# Query regarding a published description of a mechanical hydraulic system analogous to $V = IR$ in an electrical system The screenshot is taken from the wikipedia article for a resistor - https://en.wikipedia.org/wiki/Resistor

I understand that a larger head results in greater hydrostatic pressure, therefore a greater pressure gradient (analogous to potential difference).

I take it that a clogged sink increases the "resistance" to flow due to less cross-sectional area for the fluid to move through, like how the cross-sectional area of a wire is inversely proportional to electrical resistance.

But what I don't understand is, in the hydraulic analogy, what they actually mean by "flow".

"When the pipe is clogged, it takes a larger pressure to achieve the same flow of water”.. - What does "flow" actually mean in this context?

I'm assuming it's not flow rate as I believe, in accordance with the continuity equation, that that quantity remains constant for the given system regardless of any area increase/decrease. And it can't be flow velocity as, for the clogged sink, that will surely increase. So how does the flow actually decrease?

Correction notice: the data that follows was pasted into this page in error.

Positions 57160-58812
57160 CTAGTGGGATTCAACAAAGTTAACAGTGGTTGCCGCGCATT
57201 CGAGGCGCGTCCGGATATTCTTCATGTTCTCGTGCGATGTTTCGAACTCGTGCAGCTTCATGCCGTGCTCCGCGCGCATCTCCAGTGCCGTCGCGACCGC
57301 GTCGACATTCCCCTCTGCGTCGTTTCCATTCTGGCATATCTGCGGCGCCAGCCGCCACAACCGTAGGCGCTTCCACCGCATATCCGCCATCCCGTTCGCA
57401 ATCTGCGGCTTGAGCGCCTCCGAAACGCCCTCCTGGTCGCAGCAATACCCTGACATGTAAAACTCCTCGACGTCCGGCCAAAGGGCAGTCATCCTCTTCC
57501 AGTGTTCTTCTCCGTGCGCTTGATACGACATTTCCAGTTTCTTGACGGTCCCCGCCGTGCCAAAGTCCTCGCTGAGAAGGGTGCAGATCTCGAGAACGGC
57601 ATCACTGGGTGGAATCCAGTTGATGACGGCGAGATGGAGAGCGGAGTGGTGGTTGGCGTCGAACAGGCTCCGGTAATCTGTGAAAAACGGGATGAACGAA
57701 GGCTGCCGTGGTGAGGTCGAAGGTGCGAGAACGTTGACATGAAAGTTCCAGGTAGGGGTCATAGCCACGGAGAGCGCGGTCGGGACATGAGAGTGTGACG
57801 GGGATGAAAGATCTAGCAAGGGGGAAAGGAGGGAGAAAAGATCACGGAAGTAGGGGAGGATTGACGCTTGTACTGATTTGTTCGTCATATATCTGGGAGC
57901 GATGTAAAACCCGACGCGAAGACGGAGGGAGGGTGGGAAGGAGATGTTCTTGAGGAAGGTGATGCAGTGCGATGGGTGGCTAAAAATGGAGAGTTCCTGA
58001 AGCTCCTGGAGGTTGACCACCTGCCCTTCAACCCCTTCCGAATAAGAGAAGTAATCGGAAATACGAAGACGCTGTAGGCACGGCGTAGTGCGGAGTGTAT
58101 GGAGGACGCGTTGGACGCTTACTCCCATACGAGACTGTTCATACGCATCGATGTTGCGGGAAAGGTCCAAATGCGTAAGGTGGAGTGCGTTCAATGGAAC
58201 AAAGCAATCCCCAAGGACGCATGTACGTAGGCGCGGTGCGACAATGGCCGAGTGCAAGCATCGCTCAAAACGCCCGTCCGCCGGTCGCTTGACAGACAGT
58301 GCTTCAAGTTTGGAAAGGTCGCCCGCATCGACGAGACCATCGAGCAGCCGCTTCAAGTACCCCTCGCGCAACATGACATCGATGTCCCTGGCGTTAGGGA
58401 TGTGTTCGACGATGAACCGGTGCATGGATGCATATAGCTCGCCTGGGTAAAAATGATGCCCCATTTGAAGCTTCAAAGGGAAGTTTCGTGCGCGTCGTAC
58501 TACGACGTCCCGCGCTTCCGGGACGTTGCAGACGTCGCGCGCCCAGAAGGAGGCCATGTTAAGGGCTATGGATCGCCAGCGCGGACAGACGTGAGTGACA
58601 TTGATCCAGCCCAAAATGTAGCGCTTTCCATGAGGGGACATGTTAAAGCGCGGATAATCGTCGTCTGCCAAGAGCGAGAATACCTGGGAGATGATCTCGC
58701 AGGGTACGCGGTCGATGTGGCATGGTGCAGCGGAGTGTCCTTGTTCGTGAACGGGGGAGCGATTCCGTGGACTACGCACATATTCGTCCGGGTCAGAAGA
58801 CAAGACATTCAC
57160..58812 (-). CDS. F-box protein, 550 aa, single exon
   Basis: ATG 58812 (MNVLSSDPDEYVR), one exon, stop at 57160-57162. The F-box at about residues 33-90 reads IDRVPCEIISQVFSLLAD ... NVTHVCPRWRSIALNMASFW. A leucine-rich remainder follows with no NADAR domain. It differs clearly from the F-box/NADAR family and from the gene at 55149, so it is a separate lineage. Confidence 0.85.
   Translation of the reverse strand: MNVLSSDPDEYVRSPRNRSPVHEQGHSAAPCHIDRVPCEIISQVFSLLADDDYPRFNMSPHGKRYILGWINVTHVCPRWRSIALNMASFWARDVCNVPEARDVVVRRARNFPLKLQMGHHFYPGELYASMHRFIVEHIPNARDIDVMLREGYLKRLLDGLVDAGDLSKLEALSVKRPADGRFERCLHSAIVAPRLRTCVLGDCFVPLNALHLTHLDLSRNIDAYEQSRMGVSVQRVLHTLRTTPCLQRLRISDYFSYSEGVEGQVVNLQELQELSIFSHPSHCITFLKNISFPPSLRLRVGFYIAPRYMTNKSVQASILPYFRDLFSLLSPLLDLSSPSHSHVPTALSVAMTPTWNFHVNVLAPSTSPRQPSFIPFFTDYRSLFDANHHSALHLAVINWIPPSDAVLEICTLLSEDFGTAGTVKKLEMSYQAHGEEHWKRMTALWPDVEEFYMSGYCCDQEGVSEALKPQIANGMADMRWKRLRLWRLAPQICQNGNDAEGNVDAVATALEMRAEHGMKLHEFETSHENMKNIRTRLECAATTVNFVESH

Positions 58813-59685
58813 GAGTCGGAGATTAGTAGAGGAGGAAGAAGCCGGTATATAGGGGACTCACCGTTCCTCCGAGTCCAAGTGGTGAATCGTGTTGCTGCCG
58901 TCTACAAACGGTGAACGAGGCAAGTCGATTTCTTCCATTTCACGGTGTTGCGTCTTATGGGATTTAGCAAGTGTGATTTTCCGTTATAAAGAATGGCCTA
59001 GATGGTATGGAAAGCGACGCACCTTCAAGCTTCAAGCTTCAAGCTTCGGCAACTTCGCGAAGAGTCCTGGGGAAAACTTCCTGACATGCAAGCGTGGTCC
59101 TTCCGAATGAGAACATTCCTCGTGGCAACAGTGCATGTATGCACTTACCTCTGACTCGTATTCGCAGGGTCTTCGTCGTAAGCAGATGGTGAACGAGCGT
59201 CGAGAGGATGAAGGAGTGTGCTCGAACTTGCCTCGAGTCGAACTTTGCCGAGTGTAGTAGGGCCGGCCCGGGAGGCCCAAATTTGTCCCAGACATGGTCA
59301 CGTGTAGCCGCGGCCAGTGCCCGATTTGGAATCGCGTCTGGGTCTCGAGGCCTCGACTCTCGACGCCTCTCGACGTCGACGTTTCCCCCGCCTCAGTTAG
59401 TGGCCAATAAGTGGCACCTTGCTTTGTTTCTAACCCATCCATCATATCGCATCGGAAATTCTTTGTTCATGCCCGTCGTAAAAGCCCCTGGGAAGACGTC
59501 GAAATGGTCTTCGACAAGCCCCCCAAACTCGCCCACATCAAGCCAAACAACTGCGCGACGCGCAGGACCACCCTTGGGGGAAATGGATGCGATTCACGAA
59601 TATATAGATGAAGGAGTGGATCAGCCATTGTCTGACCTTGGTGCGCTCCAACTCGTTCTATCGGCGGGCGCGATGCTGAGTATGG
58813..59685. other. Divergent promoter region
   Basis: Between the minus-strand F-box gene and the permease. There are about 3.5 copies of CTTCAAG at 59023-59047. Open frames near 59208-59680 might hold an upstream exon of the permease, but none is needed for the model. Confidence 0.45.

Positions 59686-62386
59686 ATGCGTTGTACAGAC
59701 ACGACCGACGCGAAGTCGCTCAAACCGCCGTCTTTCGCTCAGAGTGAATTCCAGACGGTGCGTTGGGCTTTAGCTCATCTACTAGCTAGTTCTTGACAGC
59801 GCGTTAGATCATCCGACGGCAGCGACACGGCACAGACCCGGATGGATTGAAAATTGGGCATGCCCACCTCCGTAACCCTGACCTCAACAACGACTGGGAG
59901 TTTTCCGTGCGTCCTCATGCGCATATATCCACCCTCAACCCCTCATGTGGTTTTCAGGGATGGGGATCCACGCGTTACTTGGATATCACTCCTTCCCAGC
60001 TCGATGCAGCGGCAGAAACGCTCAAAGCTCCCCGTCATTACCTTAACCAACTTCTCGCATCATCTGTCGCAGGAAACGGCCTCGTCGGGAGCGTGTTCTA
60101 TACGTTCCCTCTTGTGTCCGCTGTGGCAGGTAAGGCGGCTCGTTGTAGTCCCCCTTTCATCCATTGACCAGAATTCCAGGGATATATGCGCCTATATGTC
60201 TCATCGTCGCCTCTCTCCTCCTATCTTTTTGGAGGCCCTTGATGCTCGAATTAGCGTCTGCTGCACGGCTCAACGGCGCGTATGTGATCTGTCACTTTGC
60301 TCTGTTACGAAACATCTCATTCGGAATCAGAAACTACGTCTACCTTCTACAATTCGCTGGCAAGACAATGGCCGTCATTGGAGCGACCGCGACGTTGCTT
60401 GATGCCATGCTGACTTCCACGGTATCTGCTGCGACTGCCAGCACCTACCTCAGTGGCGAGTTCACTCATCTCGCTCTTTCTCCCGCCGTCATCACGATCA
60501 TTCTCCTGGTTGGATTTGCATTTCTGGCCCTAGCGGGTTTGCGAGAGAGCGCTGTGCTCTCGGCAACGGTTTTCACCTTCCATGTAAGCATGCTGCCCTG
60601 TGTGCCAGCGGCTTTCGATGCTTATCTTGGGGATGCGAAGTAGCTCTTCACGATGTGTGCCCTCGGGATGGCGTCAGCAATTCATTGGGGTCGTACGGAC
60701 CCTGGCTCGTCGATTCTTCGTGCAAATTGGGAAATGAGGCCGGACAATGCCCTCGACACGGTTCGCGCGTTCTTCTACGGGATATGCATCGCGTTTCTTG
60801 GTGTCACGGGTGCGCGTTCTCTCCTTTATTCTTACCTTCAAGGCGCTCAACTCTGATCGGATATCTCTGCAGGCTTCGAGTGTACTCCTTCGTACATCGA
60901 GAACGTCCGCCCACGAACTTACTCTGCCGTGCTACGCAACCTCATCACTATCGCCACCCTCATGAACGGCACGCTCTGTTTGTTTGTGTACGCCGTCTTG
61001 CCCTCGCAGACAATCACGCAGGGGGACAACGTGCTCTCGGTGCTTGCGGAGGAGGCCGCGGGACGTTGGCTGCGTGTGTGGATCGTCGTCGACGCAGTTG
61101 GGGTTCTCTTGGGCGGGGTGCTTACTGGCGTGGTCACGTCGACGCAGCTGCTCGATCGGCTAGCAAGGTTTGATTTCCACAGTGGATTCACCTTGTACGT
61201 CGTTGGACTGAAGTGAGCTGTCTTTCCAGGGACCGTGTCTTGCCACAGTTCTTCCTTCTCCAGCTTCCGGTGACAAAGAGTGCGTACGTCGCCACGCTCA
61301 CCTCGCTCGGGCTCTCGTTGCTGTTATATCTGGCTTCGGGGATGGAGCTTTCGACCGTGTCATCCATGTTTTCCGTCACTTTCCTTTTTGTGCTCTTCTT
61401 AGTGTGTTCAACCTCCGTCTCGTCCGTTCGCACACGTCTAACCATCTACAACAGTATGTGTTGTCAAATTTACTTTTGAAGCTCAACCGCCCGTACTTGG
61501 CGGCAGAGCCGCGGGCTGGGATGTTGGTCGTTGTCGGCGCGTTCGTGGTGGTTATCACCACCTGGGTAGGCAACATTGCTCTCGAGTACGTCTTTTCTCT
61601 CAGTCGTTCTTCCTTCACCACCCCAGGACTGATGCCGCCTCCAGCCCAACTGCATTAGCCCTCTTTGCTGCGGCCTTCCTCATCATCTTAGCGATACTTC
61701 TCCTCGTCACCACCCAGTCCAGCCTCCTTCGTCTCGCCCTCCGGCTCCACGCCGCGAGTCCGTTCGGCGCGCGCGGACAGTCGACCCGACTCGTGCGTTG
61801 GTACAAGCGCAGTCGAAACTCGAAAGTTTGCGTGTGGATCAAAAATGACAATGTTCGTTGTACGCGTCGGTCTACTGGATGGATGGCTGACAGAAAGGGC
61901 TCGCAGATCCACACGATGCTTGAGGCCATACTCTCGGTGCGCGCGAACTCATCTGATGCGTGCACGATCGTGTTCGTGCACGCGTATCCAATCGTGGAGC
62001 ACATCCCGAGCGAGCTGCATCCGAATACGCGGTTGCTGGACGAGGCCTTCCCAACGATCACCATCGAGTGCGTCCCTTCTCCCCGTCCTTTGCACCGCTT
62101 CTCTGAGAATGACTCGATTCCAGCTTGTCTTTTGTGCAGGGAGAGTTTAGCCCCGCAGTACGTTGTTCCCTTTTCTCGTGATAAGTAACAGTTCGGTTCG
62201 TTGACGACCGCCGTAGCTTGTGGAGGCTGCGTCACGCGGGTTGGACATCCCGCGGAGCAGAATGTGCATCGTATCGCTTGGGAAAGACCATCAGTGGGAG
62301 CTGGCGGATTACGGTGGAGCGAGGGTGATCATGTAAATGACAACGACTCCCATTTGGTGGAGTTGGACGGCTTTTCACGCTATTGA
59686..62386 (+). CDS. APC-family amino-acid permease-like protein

• If you have difficulties with the hydraulic system, what is the point in using it to model the electric phenomena? The fluid mechanics is at least as complicated as electrical circuits phenomena. If not more complicated.
– nasu
Sep 10, 2021 at 20:32

• Equations mostly just express the things we have already proved. Does it matter whether I say $A_1v_1=A_2v_2$ or whether I say "all cross-sections of a system have the same flow rate as each other"? Because how do you know what $A_1$ and $A_2$ are? I'd have to explain it in words anyway. Sep 10, 2021 at 15:36